classy lady(bug)

It did not take me long to incorporate my ladybug dress at work! Though it’s “spring” here, it is still cool in the mornings. Thus, I paired my dress with a jean jacket from DKNY and a Gap infinity scarf.

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But back to the dress. It was, as anticipated, sack-like without a belt.

Exhibit A:

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With a belt, this dress was back in action.

Exhibit B:

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The belt and patent wedges make the look formal enough for work, while still having a casual print.

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Dress: Gap ($22 marked down from $60)

Scarf: Gap ($15 marked down from approx. $25)

Jacket: DKNY (no price can be recalled for this one. I bought this on sale approximately 10 years ago at Marshall Fields, when it was still open)

Tights: another oldie, but I think I got them at H&M at least five years ago

Shoes: Vera Wang Lavender ($100 marked down from $350)

Belt: Urban Outfitters ($5 marked down from approx $25)

Fashion Huntress tips:

1) With dresses that have a boxy shape, consider adding a belt to create a more flattering shape and interest.  Keep one belt around your house that is neutral to help ‘shape up’ dresses that need it.  The belt I used is brown and black, so it is easily paired with different colored dresses.  I wear this belt all the time and save on alterations! 

2) Make clothes work for you! This would be a great dress to “dress down” with sandals and bare legs-outside of work.  I like to buy pieces that can go from day to night and work to weekends; this allows you to save money and have your wardrobe do double duty for you. 

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Spring pants bandwagon!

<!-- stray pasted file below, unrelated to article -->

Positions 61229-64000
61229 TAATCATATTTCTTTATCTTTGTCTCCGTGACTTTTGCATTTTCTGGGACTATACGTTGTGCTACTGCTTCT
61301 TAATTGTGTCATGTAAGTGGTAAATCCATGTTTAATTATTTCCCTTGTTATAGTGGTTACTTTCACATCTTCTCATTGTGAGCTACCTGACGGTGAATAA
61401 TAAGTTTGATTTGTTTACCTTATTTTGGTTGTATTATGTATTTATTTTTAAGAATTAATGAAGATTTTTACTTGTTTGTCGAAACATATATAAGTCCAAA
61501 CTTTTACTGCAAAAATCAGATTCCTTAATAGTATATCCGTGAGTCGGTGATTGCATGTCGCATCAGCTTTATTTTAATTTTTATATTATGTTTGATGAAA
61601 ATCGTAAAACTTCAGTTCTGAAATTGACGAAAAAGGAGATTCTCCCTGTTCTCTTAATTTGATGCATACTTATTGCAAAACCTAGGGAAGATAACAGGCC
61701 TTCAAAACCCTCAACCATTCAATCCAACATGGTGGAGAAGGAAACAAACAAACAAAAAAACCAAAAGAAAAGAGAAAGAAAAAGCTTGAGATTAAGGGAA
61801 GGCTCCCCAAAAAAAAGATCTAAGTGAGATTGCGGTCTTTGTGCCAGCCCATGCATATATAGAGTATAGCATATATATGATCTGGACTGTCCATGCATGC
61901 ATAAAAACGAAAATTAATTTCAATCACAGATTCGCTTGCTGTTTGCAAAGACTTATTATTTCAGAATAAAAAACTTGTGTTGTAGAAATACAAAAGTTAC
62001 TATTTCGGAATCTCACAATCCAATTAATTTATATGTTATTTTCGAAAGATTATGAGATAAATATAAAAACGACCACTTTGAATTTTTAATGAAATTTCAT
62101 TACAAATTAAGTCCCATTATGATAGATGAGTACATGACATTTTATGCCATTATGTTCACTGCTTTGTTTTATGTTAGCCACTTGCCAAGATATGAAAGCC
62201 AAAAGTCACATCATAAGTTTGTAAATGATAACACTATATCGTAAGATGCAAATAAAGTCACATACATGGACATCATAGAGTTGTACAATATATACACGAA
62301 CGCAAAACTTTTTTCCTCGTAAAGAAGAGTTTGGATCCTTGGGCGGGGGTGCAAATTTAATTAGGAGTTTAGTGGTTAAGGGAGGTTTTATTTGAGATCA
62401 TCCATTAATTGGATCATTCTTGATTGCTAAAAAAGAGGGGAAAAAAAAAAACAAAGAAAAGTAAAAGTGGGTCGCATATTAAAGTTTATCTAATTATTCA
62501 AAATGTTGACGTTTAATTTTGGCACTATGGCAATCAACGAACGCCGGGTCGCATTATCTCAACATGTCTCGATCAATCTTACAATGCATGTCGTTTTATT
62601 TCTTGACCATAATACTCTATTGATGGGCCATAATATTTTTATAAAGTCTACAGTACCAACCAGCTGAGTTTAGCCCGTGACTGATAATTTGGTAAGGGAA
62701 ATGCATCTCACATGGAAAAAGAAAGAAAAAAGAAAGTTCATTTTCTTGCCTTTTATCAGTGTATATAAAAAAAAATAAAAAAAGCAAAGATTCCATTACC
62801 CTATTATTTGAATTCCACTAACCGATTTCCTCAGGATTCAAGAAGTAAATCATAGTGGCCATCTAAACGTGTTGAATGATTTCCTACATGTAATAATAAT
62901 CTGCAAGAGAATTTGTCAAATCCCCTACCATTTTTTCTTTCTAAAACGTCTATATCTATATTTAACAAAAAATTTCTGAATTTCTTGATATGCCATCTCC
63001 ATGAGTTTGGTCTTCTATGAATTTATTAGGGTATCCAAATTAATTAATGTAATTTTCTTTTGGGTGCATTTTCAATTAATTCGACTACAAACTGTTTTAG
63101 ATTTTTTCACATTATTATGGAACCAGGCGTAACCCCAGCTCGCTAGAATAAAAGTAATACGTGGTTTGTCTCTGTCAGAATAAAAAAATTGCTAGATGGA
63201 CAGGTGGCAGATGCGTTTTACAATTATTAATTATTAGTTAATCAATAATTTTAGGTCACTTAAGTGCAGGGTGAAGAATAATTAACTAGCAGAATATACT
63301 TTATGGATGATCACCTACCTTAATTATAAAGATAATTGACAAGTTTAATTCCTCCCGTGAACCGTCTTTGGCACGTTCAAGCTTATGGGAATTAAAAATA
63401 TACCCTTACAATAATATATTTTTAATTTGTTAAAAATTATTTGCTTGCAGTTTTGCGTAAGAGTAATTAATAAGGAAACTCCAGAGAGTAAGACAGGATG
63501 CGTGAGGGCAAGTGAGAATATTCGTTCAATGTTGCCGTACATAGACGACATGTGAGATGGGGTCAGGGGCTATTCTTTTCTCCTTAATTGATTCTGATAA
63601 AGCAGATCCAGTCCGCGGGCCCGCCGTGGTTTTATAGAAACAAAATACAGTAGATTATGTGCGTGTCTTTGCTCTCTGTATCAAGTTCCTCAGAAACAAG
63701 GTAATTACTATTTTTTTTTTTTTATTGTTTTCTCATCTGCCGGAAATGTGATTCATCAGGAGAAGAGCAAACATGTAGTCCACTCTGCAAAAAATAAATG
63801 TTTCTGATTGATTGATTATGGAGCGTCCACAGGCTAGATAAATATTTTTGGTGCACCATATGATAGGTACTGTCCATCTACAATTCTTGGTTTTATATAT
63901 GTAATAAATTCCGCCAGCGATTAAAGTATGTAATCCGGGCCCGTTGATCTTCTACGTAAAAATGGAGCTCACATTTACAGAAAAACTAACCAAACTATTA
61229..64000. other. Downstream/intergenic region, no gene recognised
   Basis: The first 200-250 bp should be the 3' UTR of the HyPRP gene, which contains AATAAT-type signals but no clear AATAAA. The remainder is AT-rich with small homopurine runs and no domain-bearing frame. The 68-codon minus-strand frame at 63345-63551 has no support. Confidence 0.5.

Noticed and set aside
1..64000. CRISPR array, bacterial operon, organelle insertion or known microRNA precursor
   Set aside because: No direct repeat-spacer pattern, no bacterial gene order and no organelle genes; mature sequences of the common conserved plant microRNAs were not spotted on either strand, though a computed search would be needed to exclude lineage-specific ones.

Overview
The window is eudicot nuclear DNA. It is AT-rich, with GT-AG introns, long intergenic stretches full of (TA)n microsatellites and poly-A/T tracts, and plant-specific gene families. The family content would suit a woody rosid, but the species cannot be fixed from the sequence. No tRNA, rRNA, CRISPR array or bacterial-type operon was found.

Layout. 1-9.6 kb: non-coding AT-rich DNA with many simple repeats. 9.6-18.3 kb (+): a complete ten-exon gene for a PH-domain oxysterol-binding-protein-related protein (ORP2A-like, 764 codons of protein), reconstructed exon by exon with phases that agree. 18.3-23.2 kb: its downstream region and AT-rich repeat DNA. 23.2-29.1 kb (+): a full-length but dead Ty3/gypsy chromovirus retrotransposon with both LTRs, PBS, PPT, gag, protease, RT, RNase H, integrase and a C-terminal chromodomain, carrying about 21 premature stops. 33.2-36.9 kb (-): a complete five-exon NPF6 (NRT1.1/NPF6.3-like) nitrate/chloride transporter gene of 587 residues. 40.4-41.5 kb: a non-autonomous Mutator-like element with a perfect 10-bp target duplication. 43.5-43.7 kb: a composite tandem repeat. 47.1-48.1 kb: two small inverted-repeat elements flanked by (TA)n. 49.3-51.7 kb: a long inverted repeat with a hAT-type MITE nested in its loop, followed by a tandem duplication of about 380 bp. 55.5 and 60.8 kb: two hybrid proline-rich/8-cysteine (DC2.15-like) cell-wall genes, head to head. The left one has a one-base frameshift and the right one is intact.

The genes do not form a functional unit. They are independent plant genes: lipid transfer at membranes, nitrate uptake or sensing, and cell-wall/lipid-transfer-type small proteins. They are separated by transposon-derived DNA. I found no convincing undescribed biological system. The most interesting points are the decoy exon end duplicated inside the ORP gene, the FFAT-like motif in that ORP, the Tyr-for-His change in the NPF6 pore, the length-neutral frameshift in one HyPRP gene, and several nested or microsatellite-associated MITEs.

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Let’s face it: finding work appropriate and properly fitting pants can be a real challenge. I normally have to tackle pants looking oddly baggy or too tight in the back. Sometimes I tackle the dreaded ‘fit through the leg, but weird gap in the back’ around the waist. Maybe it is just me, but I have a feeling other working women experience this too. Thus, when it comes to work pants, I do not find many opportunities to find a real steal in terms of price- I just want a pair that fit. That being said, there are a couple of stores where I have been able to find pants somewhat painlessly. Once I know the ‘fit/style’ and the size in a store, I can generally tell if the pant will fit before I try it on, because it is the same pant every time. In these stores, generally the only modifications are the color and fabric.

I wanted to get on the colored pants bandwagon this spring, so I hit up my local Ann Taylor. I found a pair that was on sale (same size and style as I always get), though not heavily discounted. The ‘vineyard green’ jeans were originally $88, marked down to $59. Eh.

While not appropriate for work, I did find the exact same jeans in a different color. That is right, readers, grey leopard print. These were the same pants as the green pants, except for the color. The salesperson told me that the prices vary based on when they came out in the season. Therefore, the leopard pants were marked down to $20 from $88. That is more like it.

Original price of the green pants = $88, paid = $59

Savings = $29

Original price of the grey leopard pants = $88, paid = $20

Savings = $68

Fashion Huntress tips:

1) It is easier to find work pants on sale if you look throughout the season in stores you know have pants that fit you well. Buying pants off-season is a good way to snag way better deals than what I did with the green pants. Buying spring pants in spring means that you are probably going to spend more.

2) The colored jeans ended up being work appropriate because they are completely solid and do not actually look like jeans. I was pleasantly surprised to find jeans that ended up looking appropriate for work.

3) Different colors in the same style of an item may be tagged at different price points, so check out all of the colors and look for price differences. The grey pants are not work appropriate, but for $20, they were a steal and cute for weekends.